The show both peaked and nadired for me in the middle of an arresting extended performance of "Rain Dogs"/"Russian Dance." Waits' performance was violent. The moment seemed Brechtian, confrontational, perfect, eviscerating what can come off sometimes, if one isn't listening closely enough to Waits' superb writing, as a kind of sentimental nostalgia for hard times. His gyrating, barking performance annihilated any possible sentimentality. But as I looked around, I sensed no one seemed to be getting this. Most were too busy being fans to feel his indictment of all of us, our asses sitting in the hundred dollar seats of this lovely theater on the river, six dollar beers bubbling away in comfortable, pudgy guts. No recession here, mind you, but "Rain Dogs" should have awakened everyone to what people go to shows to forget, all this American consumptive excess that leaves so many out in the cold, hungry and bemused and sodden, while so many inside listened to songs about those people, then got in their SUV's and drove away, pop-culturally sated. Perhaps I'm projecting my own guilt, my own excess here, sitting there with all my Waits stuff, taking it too seriously, but it unnerved me.
The epigraph above came from a moment that added to this feeling. Someone screamed out that he wanted Waits' sperm to make a baby. Tom stopped, and said, "Wait a minute. We just might be able to arrange that. You'll have to talk to my manager. But I must warn you, I'm very expensive. I'm like a fucking racehorse." Then he laughed like a carny knowing you're going to piss your jeans on this ride. This and some comments he made about show business--noting at one point that Sarah Bernhardt's amputated leg on display at a circus was earning more than the actress herself, who was performing "across the street"--suggested his contempt for this consumerist attitude, this objectification of people, and his understanding of the irony of his own position as he enriches himself and his family singing, even iconically, songs about the downtrodden I believe he truly cares about, knows. I think he wanted this contempt to come through, not vitriolically (I think of Jello Biafra cursing the mosh pit "jocks" in Fresno, 1985), but through the power of the music and the words. Waits was polite and played along, a trickster minstrel, hoping maybe someone will get it all after the beer and white wine wear off. I hope so, too.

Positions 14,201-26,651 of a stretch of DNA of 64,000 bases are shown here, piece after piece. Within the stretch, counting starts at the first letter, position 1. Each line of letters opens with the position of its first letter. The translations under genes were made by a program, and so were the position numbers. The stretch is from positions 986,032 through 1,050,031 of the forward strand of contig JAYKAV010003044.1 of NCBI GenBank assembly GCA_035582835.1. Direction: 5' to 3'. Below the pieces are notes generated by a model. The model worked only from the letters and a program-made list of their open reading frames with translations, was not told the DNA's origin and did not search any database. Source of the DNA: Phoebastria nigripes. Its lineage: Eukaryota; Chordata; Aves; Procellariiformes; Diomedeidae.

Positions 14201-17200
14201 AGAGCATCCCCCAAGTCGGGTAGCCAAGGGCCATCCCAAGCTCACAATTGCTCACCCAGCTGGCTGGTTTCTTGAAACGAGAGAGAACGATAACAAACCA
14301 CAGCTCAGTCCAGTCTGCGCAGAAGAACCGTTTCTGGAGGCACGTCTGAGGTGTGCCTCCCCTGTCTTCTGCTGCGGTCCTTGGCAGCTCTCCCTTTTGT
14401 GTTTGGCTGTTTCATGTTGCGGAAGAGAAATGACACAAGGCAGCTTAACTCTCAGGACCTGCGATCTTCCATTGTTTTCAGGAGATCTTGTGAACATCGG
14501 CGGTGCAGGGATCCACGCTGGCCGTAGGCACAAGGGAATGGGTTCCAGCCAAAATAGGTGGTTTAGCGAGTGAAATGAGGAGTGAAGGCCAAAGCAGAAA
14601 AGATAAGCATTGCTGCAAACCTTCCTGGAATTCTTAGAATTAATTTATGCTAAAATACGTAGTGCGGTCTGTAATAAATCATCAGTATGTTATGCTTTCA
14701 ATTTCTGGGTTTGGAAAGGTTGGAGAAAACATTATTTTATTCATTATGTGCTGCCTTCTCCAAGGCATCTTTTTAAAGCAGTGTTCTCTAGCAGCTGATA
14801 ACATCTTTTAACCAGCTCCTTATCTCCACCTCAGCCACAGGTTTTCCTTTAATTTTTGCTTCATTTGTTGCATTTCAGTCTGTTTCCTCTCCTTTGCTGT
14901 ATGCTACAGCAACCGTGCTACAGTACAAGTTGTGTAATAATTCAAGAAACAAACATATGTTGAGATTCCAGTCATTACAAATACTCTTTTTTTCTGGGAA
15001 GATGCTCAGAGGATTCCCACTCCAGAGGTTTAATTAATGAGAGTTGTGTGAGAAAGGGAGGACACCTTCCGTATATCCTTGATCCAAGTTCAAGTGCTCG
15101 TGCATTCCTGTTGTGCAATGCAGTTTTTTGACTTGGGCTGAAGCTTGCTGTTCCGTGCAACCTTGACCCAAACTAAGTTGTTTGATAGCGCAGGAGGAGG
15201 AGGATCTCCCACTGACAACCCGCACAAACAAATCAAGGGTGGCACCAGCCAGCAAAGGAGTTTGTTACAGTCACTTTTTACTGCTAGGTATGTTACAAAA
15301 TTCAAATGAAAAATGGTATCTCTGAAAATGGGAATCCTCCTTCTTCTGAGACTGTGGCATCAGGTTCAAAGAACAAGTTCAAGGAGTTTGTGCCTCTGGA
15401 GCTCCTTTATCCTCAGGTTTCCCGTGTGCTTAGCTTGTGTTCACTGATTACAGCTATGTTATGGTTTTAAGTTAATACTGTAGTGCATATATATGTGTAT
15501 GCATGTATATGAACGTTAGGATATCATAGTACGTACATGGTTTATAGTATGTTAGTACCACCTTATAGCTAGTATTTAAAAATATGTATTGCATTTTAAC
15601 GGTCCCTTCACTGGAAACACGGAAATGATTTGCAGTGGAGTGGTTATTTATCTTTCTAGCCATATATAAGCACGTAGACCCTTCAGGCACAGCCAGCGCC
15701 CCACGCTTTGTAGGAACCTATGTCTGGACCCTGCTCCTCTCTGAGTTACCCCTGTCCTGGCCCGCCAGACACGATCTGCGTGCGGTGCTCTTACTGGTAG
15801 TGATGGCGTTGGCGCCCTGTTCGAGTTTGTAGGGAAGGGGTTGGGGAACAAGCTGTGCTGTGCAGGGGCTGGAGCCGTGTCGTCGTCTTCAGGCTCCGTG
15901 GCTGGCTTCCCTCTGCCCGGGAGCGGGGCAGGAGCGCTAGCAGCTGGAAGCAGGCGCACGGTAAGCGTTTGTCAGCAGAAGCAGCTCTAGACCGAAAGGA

As if to emphasize this theme, he stepped away from center stage to sit at the piano, stage right, while all the musicians but Seth Ford-Young on bass left the stage. While idiots yelled for their favorites, he ignored them, and settled into "On the Nickle" to continue a theme, slowly and beautifully. Counterpoint. Do you get it now? It was truly a high point in an extraordinary show. The piano solo moved through "I Can't Wait to Get Off Work" and "Invitation to the Blues" and "Lost in the Harbour" wonderfully, creating the emotional heart of the show.
Continuing his theme of exile, the band returned, and a single, flickering bulb descended to "accompany" him on the poem "Circus." Then, like a fireworks show, a grand finale in which he crowed and stomped and sagged elastically through "Hoist that rag," "Lie to Me," "Anywhere I Lay My Head," "Singapore," "Cold, Cold Ground," and "Make it Rain." They left the stage and the audience wanting more.
After much applause, they came out to finish, slightly anticlimactically after all the heavy pyrotechnics, with "House where Nobody Lives," and then they left. And then I got in my car and listened to Frank's Wild Years all the way home, because he didn't play my favorite from that album, and I am, after all, innocent when I dream, and I needed to hear that after all the indulgence in my extravagant solitude.